• How much does it cost you to earn $1B?also, take a moment to check this out…(IMHO most interesting algorithm work recently)QR factorization of a “tall-and-skinny” matrix• used to solve many data problems at scale,e.g., PCA, SVD, etc.• numerically stable with efficient implementationon large-scale Hadoop clusterssuppose that you have a sparse matrix of customerinteractions where there are 100MM customers,with a limited set of outcomes…cs.purdue.edu/homes/dgleichstanford.edu/~arbensongithub.com/ccsevers/scalding-linalgDavid Gleich, slideshare.net/dgleichTristan Jehandistributed algorithms for high ROIuse cases on cost-effective clusteredresources…we’re learning how to do it right50
  • BeyondHadoopBeyondHadoopFirstPrinciplesTopologiesLanguagesModeling AttentionClustersAlgorithmsTrendlinesOrganizationArchitectureCultureBusinessPersonalityLearningCurves51
  • FirstPrinciplesTopologiesLanguagesModeling AttentionClustersAlgorithmsTrendlinesOrganizationArchitectureCultureBusinessPersonalityLearningCurvesBeyondHadoopBeyondHadoopPersonality52
  • Personalitywe have perhaps built computers (once named “electronicbrains”) in the image of JohnVon Neumann, et al.: standalonegenius, aristotelian uber-geek, incredible capacity for memoryand logic, overbearing, not particularly cooperative…one can almost imagine a war-time dialogue,“Get one of theseguys in the room, they’ll solve anything!” … as a result, decadesof mutually assured destruction for global strategyQ:have we created software engineering practices which selected forthis kind of personality? selecting for “lone wolf” guys, sociallyawkward, ONE person who can understand an entire code base,able to out-logic and out-argue the rest of the room… charmingfellow, reallyhave we enabled software process to box these personalitiesinto something resembling teams? along with overtly describedrules for social conventions… silos, in other words53
  • Chasing Unicornssilos… but didn’t that all change?because the data won’t fit on one computer anymoreleverage with data science teams is where organizationstear down internal silos, socializing hard problemsdata won’t fit on one computer anymore, problems won’tfit in one department anymore, the code base won’t fitinto one uber-geek’s memory recall anymore…so we embrace distributed systems for solutionsQ:“Why aren’t there more women in engineering?”IMHO, we’re trying to select for a personality whichdoesn’t exist, and would not resolve current challenges;meanwhile, my data science teams run about 50/5054
  • BeyondHadoopBeyondHadoopFirstPrinciplesTopologiesLanguagesModeling AttentionClustersAlgorithmsTrendlinesOrganizationArchitectureCultureBusinessPersonalityLearningCurves55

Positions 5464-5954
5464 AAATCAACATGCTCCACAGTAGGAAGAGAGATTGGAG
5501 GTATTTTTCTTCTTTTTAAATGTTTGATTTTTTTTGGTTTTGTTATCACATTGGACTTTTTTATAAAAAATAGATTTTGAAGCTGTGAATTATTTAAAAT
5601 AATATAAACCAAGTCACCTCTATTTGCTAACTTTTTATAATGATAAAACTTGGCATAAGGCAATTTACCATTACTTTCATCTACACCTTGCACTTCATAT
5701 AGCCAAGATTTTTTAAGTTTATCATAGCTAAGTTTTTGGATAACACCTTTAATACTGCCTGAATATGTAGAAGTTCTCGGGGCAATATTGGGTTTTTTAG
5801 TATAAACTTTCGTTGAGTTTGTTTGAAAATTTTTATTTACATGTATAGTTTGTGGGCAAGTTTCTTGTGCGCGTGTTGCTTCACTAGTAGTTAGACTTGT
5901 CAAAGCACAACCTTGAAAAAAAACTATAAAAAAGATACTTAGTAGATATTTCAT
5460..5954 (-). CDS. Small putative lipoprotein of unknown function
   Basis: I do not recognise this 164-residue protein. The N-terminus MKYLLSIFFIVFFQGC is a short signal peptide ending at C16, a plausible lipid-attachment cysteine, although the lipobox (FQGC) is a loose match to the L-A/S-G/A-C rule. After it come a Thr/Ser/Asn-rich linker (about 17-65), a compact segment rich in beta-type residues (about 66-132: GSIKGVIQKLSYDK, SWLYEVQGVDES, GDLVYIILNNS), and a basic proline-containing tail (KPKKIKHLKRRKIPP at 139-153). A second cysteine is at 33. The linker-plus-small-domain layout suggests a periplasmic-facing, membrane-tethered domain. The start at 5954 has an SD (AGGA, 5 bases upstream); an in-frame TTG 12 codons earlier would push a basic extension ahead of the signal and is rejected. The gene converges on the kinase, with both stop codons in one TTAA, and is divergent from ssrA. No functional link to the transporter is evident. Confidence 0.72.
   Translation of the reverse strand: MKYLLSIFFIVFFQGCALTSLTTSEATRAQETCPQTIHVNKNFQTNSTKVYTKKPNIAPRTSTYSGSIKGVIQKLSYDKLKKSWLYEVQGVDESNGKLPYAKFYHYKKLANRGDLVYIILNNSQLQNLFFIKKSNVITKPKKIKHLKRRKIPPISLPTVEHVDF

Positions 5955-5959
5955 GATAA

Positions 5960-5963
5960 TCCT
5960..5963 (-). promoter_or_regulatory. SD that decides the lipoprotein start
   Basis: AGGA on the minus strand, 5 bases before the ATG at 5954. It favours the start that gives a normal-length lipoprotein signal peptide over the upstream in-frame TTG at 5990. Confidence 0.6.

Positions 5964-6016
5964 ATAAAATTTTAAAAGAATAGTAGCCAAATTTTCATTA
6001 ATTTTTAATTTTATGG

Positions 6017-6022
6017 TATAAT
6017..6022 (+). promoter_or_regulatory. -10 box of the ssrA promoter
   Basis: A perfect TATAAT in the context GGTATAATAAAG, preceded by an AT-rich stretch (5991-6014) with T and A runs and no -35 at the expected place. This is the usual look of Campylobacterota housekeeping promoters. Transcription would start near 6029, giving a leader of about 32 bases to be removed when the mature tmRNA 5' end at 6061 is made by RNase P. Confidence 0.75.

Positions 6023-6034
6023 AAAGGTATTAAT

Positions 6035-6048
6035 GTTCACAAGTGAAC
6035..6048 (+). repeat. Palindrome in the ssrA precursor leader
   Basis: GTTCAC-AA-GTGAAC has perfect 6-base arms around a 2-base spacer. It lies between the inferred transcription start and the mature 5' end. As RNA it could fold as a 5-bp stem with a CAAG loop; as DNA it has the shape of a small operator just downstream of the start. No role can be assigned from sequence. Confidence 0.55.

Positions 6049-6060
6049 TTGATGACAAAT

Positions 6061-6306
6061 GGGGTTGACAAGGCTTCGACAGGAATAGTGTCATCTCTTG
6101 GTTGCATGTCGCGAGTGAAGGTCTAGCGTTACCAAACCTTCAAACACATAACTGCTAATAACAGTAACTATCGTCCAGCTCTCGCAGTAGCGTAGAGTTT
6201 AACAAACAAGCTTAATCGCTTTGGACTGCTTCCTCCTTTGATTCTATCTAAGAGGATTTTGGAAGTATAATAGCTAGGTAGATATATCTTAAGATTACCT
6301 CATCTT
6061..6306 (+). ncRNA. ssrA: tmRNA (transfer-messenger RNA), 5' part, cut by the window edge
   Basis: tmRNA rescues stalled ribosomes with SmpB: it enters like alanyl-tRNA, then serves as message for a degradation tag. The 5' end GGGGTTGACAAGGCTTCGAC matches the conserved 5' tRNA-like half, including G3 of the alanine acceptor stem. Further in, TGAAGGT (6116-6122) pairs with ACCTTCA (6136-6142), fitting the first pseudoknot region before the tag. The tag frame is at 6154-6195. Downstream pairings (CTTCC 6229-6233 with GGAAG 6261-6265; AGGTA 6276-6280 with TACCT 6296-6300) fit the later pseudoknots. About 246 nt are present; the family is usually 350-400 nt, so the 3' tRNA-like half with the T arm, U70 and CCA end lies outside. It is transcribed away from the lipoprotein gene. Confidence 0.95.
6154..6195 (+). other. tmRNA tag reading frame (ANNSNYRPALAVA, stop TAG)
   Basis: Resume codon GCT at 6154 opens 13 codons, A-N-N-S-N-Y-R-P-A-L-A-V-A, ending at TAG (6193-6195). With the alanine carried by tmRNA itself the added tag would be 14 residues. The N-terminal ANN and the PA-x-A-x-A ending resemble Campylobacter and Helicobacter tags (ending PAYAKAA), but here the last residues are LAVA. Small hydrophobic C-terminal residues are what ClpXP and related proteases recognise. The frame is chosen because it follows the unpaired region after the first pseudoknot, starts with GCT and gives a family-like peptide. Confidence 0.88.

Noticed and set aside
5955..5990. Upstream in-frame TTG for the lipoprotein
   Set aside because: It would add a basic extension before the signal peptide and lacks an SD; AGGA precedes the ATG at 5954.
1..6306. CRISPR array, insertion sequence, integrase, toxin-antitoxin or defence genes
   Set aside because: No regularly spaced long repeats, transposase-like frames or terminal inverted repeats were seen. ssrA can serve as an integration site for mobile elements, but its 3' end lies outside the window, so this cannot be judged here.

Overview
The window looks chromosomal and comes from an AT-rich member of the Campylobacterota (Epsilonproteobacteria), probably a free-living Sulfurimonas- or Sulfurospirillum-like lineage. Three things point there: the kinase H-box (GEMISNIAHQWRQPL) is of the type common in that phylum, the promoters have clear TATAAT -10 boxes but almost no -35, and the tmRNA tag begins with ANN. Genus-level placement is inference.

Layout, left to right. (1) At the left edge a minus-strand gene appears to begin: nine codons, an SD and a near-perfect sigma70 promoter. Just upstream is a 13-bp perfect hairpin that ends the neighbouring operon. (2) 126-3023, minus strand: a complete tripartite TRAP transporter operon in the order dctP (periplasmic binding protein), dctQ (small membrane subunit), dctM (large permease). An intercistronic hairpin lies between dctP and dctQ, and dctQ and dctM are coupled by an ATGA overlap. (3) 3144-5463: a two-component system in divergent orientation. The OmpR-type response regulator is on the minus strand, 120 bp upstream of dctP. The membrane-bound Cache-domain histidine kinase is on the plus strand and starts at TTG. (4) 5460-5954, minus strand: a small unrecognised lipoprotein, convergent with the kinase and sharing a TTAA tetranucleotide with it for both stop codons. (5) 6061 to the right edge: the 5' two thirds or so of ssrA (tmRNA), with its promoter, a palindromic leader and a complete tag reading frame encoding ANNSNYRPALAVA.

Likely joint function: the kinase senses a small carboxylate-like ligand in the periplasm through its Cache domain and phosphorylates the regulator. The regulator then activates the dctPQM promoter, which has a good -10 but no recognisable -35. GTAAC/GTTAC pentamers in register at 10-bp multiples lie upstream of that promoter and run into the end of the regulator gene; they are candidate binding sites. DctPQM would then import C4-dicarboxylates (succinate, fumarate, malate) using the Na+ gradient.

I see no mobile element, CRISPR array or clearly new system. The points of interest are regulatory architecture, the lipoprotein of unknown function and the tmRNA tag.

• FirstPrinciplesTopologiesLanguagesModeling AttentionClustersAlgorithmsTrendlinesOrganizationArchitectureCultureBusinessPersonalityLearningCurvesBeyondHadoopBeyondHadoopClusters56
  • Clustersa little secret: people like me make a good living byleveraging high ROI apps based on clusters, and sothe execs agree to build out more data centers…clusters for Hadoop/Hive/HBase, clusters for Memcached,for Cassandra, for MySQL, for Storm, for Nginx, etc.this becomes expensive!a single class of workloads on a given cluster is simplerto manage; but terrible for utilizationleveragingVMs and various notions of “cloud” helpsCloudera, Hortonworks, probably EMC soon: sell a notionof “Hadoop as OS” All your workloads are belong to usregardless of how architectures change, death and taxeswill endure: servers fail, and data must moveGoogle Data Center, Fox News~200257
  • Operating Systems, reduxmeanwhile, GOOG is 3+ generations ahead,with much improved ROI on data centersJohn Wilkes, et al.Borg/Omega:“10x” secret sauceyoutu.be/0ZFMlO98Jkc0%25%50%75%100%RAILS CPULOADMEMCACHEDCPU LOAD0%25%50%75%100%HADOOP CPULOAD0%25%50%75%100%t t0%25%50%75%100%RailsMemcachedHadoopCOMBINED CPU LOAD (RAILS,MEMCACHED, HADOOP)Florian Leibert, Chronos/Mesos @ AirbnbMesos, open source cloud OS – like Borgincubator.apache.org/mesos58
  • BeyondHadoopBeyondHadoopFirstPrinciplesTopologiesLanguagesModeling AttentionClustersAlgorithmsTrendlinesOrganizationArchitectureCultureBusinessPersonalityLearningCurves59
  • FirstPrinciplesTopologiesLanguagesModeling AttentionClustersAlgorithmsTrendlinesOrganizationArchitectureCultureBusinessPersonalityLearningCurvesBeyondHadoopBeyondHadoopTrendlines60
  • TrendlinesBig Data? we’re just getting started:• ~12 exabytes/day, jet turbines on commercial flights• Google self-driving cars, ~1 Gb/s per vehicle• National Instruments initiative: Big Analog Data™• 1m resolution satellites skyboximaging.com• open resource monitoring reddmetrics.com• Sensing XChallenge nokiasensingxchallenge.orgconsider the implications of Jawbone, Nike, etc.,plus the secondary/tertiary effects of Google Glass7+ billion people, instrumented better than … how wehave Nagios instrumenting our web servers right nowplus the business implications given that much of theGlobal 1000 is positioned to be disrupted technologyreview.com/...61
  • Three Laws, or more?meanwhile, architectures evolve toward much, much larger data…pistoncloud.com/ ...Rich Freitas, IBM ResearchQ:what kinds of evolution in topologies couldthis imply?62
  • BeyondHadoopBeyondHadoopFirstPrinciplesTopologiesLanguagesModeling AttentionClustersAlgorithmsTrendlinesOrganizationArchitectureCultureBusinessPersonalityLearningCurves63